E(ve) Sports


Since B-R, and the heavy logistical work that followed in its aftermath, I’ve looked forward to something that will likely consume my next few weeks: testing with the Pandemic Legion tournament team. During this time, I’ll be more or less disconnected from news and operations on Tranquility; bear with me if I miss a great scandal in the coming weeks. As a further disclaimer, anything I post about tournaments might not be entirely accurate, either on purpose or because I am a dumb pilot.

The next tournament coming up is the New Eden Open II, to be followed by the Syndicate Competitive League and the annual Alliance Tournament later this year. Tournaments can be seen as the meta within the meta of EVE Online. Espionage and imposition are necessary to be successful. Due to the rules put into place in tournament settings, these fights are the only time an EVE fight has a chance of being fair. In the end, though, the prime motivators for tournament pilots – pilots who spend hundreds of hours training for just a handful of ten minute fights – are the bragging rights and the prizes.


The first tournament I was involved in was Alliance Tournament VII, although at that time I only had enough skills to help out during training. My first actual tournament fight did not come until the following year, during Alliance Tournament VIII. I can still remember how nervous I was; all my focus went on not touching any mods or accidentally moving prior to the match starting, as there is a huge penalty for doing either of the two. Additionally, my first fight featured a fleet setup I created, and it also included the Ushra’Khan flagship. My team won that match and I survived. I was no longer a tournament virgin. From that moment on it was a lot easier to fly in a tournament. When I joined HABIT in early 2011, I applied to the Pandemic Legion tournament group as well. It took some time to get used to how Pandemic Legion approaches the Alliance Tournament as serious internet spaceship business, but there is a reason why PL won the price four times now.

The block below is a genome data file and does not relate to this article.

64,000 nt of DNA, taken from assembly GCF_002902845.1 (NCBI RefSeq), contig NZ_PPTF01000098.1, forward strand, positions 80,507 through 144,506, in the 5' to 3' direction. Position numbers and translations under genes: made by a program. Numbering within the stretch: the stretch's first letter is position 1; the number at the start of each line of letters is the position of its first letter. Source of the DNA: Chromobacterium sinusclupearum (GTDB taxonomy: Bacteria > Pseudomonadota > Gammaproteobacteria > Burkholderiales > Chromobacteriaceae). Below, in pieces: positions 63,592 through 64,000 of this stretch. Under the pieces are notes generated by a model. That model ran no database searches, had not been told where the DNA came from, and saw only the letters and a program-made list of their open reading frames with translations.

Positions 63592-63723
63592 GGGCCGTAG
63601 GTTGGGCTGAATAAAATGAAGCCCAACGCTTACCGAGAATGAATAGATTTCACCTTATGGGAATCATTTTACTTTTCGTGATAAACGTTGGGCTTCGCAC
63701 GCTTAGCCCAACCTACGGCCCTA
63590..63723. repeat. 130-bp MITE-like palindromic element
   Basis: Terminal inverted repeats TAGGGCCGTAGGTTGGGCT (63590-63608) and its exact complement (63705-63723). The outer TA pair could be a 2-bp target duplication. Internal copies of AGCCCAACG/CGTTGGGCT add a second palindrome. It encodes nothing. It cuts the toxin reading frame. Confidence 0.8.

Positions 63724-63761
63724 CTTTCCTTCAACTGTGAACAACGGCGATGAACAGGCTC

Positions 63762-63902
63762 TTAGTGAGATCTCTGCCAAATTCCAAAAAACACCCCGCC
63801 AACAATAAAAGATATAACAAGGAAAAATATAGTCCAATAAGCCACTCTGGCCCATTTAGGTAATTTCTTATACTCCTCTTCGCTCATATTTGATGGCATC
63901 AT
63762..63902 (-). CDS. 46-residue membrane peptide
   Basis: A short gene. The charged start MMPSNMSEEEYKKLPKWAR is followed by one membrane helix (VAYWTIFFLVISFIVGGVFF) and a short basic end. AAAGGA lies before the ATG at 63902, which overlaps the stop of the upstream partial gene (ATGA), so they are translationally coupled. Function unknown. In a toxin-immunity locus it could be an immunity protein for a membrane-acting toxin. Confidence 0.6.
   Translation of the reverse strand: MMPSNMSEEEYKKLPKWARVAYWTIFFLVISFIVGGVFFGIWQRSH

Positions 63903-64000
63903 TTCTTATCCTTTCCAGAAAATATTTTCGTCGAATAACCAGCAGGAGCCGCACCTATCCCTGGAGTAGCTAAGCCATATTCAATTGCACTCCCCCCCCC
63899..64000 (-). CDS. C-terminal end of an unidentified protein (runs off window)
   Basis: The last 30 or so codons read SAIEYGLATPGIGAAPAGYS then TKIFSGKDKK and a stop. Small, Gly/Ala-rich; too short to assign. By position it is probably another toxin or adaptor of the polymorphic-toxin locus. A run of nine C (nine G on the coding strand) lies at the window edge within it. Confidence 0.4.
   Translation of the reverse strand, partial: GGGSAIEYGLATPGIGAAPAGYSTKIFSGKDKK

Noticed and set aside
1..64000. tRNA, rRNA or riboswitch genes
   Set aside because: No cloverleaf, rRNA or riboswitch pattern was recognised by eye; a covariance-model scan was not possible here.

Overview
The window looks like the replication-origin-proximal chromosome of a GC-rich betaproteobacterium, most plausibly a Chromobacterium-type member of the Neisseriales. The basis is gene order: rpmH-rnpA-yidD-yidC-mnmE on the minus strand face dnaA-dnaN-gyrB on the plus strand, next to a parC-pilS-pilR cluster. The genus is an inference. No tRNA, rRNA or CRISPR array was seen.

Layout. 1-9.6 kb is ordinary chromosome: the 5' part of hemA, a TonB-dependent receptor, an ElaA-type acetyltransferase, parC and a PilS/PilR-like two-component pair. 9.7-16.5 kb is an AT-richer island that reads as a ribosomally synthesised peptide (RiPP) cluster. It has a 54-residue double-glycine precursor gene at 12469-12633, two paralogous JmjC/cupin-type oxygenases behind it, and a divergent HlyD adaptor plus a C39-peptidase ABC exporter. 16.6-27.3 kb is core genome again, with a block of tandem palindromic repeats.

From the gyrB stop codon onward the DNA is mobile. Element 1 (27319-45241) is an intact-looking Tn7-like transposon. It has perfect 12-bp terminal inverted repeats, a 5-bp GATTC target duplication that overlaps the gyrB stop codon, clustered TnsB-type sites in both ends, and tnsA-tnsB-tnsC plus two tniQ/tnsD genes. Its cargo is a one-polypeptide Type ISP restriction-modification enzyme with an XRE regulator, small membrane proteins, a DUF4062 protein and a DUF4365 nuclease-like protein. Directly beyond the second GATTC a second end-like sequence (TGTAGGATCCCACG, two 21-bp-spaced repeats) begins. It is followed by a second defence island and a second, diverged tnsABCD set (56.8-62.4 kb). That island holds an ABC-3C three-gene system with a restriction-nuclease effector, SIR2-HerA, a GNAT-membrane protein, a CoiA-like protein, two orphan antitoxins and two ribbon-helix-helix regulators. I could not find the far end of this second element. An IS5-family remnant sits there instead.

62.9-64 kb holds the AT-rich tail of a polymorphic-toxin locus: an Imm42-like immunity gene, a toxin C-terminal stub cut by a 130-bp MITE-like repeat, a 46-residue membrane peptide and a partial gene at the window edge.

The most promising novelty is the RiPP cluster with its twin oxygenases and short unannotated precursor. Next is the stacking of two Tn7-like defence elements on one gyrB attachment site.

CCP has acknowledged that eSports is a valid PR tool, especially when you look at other game tournaments for DOTA2 or LoL. I was quite happy when I heard that the CSM Winter Summit covered this part of the game. There are quite a few options that CCP could explore in improving how tournaments work, as well as to promote EVE as eSport. The commentators have been better every year, and the video stream has improved tremendously. While I really enjoyed CCP Soundwave’s astonishing work, I am looking forward to see what his successor might introduce. The player run SCL also shows that with some support from CCP, the players can bring something new to the competitive area of the game, while also enabling new teams to come up and train their players without investing TQ assets as you are forced to for the AT.


As far as training for the upcoming NEO II is concerned, I am sad that the teams did not get the chance to use Duality. The system of private servers with seeded market stations enabled new teams to come up with unexpected setups, and old teams could not use their vast spy network to infiltrate training systems. It made training and testing on your own more important and removed a good amount of espionage. As far as I understand, CCP currently needs Duality for their development and lack the manpower to create a separate server at the moment.

Anyhow, the NEO II is just the beginning of this season and Pandemic Legion uses it to keep up with the meta. I will gladly spend another three months on Duality to fly in the upcoming Alliance Tournament XII; clearly winning with the team in ATXI was my EVE highlight in 2013. Join your alliance’s tournament team or create one yourself! Nothing beats the experience!

Tags: alliance tournament, AT, esports, forlorn, neo, scl

About the author

Forlorn Wongraven

PL pilot, 2013 alliance tournament winner and Eve financier extraordinaire, what Forlorn doesn't know about Eve probably isn't worth knowing